Educator Conversations: Jazz at Lincoln Center Orchestra with Wynton Marsalis
By Omari RushTweet
Editor’s note: This post is a part of a series of conversations between educators in the K-12 community. Educators will offer suggestions and answer questions about integrating UMS School Day Performances or the arts into classroom curriculum, as well as share advice on organizing a field trip to UMS. To volunteer to be a Teacher Lobby Moderator e-mail firstname.lastname@example.org. Or, check out other Educator Conversations.
This week’s questions:
- What does Jazz music have in common with the music of Mozart and Haydn?
- How does Jazz music reflect the values of African-American culture from which it came?
- How do you find yourself improvising in your life?
This week’s moderator: Linda Jones. Linda has taught music, math and media in the Ypsilanti Schools from 1999 to 2012. She is currently director of the Ann Arbor Civic Chorus. She has taught jazz history, composition, improvisation and performance as well as acting and creative movement at the elementary level and collaborated with bassist Paul Keller, drummer Sean Dobbins, and pianist Ellen Rowe. She has training as an Orff Music Educator and currently serves as Treasurer to the Greater Detroit Orff Schulwerk Association. She has presented workshops on Jazz improvisation and Composition through Garage Band.
Q: What does Jazz music have in common with the music of Mozart and Haydn?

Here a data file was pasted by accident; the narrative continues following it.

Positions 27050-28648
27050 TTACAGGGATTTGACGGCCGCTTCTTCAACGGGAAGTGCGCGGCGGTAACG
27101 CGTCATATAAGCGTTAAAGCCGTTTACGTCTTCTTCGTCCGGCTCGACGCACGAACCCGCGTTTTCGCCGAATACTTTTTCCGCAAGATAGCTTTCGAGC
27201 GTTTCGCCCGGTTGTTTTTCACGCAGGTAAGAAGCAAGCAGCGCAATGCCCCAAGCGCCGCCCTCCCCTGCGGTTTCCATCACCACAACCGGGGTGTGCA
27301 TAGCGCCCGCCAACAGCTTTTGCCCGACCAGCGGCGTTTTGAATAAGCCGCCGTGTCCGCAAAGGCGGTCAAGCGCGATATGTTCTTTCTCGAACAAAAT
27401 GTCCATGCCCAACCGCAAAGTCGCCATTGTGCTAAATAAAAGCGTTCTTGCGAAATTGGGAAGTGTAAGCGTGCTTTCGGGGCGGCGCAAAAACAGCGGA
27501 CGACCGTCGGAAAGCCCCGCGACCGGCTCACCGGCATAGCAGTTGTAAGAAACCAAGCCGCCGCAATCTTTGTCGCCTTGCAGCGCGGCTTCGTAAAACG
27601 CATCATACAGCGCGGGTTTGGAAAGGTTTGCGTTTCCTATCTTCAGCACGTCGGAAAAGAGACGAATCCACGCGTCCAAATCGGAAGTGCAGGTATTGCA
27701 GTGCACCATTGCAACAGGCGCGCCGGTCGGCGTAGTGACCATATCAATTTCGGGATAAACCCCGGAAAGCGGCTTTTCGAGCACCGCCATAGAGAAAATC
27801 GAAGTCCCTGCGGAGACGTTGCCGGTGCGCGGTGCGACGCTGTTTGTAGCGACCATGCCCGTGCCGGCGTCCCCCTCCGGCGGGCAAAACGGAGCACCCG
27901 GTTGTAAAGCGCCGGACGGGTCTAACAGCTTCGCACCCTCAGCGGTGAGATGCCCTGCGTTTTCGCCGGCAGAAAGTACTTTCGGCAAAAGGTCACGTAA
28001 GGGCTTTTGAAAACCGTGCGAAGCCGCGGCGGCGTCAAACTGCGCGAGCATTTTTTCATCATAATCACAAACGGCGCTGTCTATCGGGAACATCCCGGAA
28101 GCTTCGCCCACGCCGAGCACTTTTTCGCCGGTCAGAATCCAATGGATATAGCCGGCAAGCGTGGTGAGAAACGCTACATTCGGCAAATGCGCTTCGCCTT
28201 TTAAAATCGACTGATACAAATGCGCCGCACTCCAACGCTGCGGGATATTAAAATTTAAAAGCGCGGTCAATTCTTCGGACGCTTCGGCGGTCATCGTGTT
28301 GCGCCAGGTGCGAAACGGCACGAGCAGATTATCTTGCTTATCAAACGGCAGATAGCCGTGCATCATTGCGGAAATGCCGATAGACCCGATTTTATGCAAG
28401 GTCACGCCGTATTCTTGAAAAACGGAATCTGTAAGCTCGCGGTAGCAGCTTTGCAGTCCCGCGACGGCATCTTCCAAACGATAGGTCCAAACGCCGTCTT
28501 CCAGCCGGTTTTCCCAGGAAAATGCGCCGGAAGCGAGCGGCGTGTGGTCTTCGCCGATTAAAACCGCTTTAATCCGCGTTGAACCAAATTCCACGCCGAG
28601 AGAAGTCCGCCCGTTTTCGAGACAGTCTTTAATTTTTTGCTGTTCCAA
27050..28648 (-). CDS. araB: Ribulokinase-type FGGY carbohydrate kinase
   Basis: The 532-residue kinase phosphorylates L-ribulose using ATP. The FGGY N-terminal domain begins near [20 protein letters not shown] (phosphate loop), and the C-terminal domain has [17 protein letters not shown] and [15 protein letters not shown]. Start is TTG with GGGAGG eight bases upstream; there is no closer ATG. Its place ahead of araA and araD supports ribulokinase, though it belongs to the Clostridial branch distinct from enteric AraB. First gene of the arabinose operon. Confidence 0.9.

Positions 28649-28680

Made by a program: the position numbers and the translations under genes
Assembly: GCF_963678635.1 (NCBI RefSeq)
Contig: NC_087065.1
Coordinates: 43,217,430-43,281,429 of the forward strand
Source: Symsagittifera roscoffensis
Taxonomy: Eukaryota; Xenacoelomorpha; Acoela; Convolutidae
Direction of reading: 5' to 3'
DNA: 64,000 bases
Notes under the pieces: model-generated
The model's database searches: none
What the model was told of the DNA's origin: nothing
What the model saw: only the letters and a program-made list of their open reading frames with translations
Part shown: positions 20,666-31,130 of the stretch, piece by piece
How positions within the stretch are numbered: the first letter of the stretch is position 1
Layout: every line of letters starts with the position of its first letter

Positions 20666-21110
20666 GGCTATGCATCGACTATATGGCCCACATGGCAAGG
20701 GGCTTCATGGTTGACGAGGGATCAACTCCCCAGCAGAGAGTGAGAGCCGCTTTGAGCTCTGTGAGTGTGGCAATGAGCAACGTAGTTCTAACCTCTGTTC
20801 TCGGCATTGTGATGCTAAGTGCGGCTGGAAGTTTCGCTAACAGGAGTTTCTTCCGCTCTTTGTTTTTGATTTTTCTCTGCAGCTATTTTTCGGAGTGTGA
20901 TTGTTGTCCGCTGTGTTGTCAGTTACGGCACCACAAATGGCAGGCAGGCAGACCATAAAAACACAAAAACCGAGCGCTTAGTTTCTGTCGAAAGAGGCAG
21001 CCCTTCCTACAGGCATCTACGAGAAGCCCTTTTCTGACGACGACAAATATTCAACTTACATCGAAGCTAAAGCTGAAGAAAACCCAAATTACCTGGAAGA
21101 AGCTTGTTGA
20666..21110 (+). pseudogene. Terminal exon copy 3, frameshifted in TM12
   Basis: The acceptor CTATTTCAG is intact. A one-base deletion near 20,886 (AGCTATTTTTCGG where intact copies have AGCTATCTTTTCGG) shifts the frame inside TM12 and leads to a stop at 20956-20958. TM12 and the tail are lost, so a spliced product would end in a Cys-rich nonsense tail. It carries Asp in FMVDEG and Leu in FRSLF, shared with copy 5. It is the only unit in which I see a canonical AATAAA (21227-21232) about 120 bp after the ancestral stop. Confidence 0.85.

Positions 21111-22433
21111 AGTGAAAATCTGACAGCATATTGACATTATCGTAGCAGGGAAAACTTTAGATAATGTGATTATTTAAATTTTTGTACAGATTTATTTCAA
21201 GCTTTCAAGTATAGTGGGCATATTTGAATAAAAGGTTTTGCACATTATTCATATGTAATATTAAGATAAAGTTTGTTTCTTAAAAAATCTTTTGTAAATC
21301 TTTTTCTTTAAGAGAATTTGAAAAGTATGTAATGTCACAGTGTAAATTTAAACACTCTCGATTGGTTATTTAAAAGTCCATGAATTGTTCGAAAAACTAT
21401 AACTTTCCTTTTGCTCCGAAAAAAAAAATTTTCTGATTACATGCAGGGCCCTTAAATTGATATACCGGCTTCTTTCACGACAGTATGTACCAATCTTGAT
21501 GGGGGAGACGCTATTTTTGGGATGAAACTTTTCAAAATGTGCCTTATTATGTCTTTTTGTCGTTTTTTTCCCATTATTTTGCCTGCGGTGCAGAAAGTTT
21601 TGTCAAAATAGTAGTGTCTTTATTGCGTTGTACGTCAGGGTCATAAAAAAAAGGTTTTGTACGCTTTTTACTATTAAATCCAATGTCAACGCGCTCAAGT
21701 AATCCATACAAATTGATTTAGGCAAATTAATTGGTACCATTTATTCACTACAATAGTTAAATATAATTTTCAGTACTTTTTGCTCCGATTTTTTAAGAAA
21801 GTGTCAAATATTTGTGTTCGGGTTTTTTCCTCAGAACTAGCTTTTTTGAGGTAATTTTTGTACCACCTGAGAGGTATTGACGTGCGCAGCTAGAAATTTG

They both use western harmonic progressions, they both use the same instruments, especially percussion, winds and brass and bass violins. They both have soloists and ensembles. Improvisation is at the heart of Jazz and traditionally there was also improvisation in Baroque performances.
What else can you add to this list?
Q: How does Jazz music reflect the values of African-American culture from which it came?
Everyone has a voice and contributes equally to the ensemble.
Everyone has a chance to shine and show their individual talent.
Collaboration is very important.
Lyrics reflect the reality of life, the loves and struggles, the hope and the suffering.
Talent is mentored and held to a high standard.
Rhythm is the basis of music that cooks, this rhythm flows through all of African-American life.
What else would you include in this list?
Q: How do you find yourself improvising in your life?
I find that teaching is filled with chances to improvise. Lesson plans are only an outline, the craft is in fitting those plans with the needs of the learners present on that day. Any time I am leading a choral rehearsal, I am improvising wildly as I find ways to help the choir improve. Driving also presents plenty of chances to improvise, especially if different routes are possible to get to the destination.
How do you improvise?
Do you have questions or comments for Linda about his approach to this performance or about teaching through performance more broadly? Share your responses or questions in the comments section below.